Researchers in Sweden have identified a number of drug targets that can be used in the development of new efficient treatment strategies for fatty liver disease and liver cancer with minimum side effects. KTH the Royal Institute of Technology’s Science for Life Laboratory (SciLifeLab) research centre and Gothenburg University employed the biological networks generated for 46 major human tissues in order to identify the liver-specific gene targets. The researchers mapped the metabolic changes caused by accumulated fat in liver cells, and combined this data with an analysis of biological networks of liver and other human tissues. Doing so enabled them to identify the liver-specific drug targets whose inhibition will not cause any side effect to other human tissues, said lead author Adil Mardinoglu. Mardinoglu added that the team’s network modelling approach, which relied on data from the Sweden-based Human Protein Atlas project and The Genotype-Tissue Expression (GTEx) project consortia, can be used in the identification of drug targets and eventually in the development of efficient strategies for treating a number of chronic liver diseases. The researchers identified liver-specific genes linked to NAFLD pathogenesis, such as pyruvate kinase liver and red blood cell, (PKLR), or to HCC pathogenesis, such as PKLR, patatin-like phospholipase domain containing 3 (PNPLA3) and proprotein convertase subtilisin/kexin type 9 (PCSK9), all of which are potential targets for drug development. Mathias Uhlen, director of the Human Protein Atlas project and co-author of the paper, said: “I am extremely pleased that the resource created through the Human Protein Atlas effort has been used in the analysis of clinical data obtained from liver disease patients and that this analysis has led to the identification of liver-specific drug targets that can be used for treatment of this clinically important patient group.” The research has been published in Molecular Systems Biology, an EMBO press journal. The post New targets for fatty liver disease drugs appeared first on Horizon 2020 Projects.
Partners of the Cimulact (Citizen and Multi-Actor Consultation on Horizon 2020) project, recently met at the University of Malta’s Valletta campus to discuss the future impact of citizens’ visions. Between October 2015 and February 2016, workshops were held in the 30 participating countries, in which 1,500 people attended. The result presented 170 visions, which were later processed and clustered. Various meetings were subsequently held, including an additional workshop in each country and a pan-European conference, which was attended by experts and European Commission programme officers. Based on the issues that the participants had raised, 23 research topics and 40 policy recommendations emerged from this process. These reflected citizens’ expectations, desires and concerns for the future of Europe. The 23 topics address the different challenges that European citizens face in their everyday lives, and specify how research may address these challenges. These include, for example, how to ensure equal and holistic health services for all; how to develop evidence-based personalised healthcare; how education can be a platform for social innovation and local development; and how to achieve smarter consumption. The project is based on the premise that open science is not just about making science available to people, it is also about engaging people in setting the direction for research. During the meeting in Malta, participants also discussed ways to increase citizen participation as a source of information for research, regularly solicit citizen feedback on projects and increase participatory practices. Professor Sandra Dingli from the University of Malta’s Edward de Bono Institute, who hosted the meeting, said: “It is interesting to see that three future visions generated and prioritised by Maltese citizens clearly address some of the European Commission’s grand challenges, in particular those related to the environment, health and wellbeing.” Funded by the European Commission and co-ordinated by the Danish Board of Technology (DBT) Foundation in Copenhagen, Denmark, the project aims to bridge the gap between citizens and policy makers. The post Project to address citizens’ visions appeared first on Horizon 2020 Projects.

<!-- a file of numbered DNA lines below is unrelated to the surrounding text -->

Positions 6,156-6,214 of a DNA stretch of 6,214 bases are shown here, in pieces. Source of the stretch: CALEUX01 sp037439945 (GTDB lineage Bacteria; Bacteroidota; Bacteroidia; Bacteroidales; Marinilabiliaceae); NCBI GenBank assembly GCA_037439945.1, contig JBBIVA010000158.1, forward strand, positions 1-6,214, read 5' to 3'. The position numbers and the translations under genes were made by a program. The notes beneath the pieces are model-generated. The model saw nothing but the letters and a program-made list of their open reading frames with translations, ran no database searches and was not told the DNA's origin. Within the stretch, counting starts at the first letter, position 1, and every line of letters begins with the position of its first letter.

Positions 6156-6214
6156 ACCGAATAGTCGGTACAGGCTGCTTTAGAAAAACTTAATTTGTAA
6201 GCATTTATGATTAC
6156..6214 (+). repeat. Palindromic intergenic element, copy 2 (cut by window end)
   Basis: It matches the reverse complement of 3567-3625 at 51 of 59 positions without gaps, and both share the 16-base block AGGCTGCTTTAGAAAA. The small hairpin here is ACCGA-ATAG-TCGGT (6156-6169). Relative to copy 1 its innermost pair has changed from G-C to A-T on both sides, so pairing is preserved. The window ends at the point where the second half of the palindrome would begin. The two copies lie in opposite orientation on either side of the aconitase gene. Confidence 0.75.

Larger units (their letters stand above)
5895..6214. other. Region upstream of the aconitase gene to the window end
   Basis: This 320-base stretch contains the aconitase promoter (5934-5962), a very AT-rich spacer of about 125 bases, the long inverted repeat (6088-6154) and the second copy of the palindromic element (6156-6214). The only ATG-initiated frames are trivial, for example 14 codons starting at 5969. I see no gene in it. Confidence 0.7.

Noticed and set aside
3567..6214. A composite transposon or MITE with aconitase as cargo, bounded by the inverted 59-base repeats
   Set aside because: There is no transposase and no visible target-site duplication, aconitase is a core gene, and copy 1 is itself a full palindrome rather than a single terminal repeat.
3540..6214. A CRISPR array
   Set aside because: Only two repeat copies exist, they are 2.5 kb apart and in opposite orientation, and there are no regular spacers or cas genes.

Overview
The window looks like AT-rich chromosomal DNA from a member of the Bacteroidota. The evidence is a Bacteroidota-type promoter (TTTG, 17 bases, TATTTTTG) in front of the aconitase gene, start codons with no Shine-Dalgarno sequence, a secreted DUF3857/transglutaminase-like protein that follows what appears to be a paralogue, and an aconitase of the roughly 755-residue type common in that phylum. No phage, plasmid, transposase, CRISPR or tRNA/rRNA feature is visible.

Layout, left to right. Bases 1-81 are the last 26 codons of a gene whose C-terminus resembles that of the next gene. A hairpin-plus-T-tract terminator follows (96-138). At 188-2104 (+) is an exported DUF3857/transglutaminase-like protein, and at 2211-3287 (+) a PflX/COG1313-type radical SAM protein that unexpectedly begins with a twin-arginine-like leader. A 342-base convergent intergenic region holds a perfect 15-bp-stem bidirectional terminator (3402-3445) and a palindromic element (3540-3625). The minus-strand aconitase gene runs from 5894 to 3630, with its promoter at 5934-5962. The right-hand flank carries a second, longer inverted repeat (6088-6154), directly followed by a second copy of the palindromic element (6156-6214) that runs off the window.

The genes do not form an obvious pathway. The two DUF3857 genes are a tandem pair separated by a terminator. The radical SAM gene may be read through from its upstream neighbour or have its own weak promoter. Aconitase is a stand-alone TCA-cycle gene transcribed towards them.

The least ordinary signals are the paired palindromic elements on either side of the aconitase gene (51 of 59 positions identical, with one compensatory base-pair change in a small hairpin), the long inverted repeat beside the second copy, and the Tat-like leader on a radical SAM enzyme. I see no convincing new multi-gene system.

Software funded by the EU to help immigrants access healthcare services in European countries has been tested for the first time in Spanish health centres. Researchers received €3.6m to develop the software, which can be used on laptops and tablets to respond to users’ questions in their native language, or to interpret hand gestures or facial expressions – and then explain what they mean. The software is tailored to target immigrants from the Middle East and north Africa. Leo Wanner, the researcher leading the KRISTINA project, said: “Migrants who arrive in European countries may not be familiar with the health system at all. “Our agent would be able to assess their problem based on their age, location, gender, and other things – so it can tell them in natural language where they need to go.” The programme reminds patients about medical check-ups and vaccinations. The software was tested this summer in Barcelona and Tarragona, Spain. A second prototype of the KRISTINA project focuses on elderly Turkish immigrants and Polish health aides in Germany. The software can have conversations in German and Turkish and share tips on managing dementia and eating healthy food. Wanner said the software tailors its assistance once it gets to know users. “If we have an elderly person greet the virtual agent in a bit of a depressed voice in the morning, it will recognise that and ask what is wrong. It will ask if they slept poorly or look for anything it can do to cheer them up. For example, it might remind them their family are coming to visit later that afternoon,” he said in comments to Horizon magazine. The KRISTINA project’s researchers said the software could be a way to improve health treatment and bring down costs for EU countries’ healthcare systems. The post Digital health tool tested to help immigrants appeared first on Horizon 2020 Projects.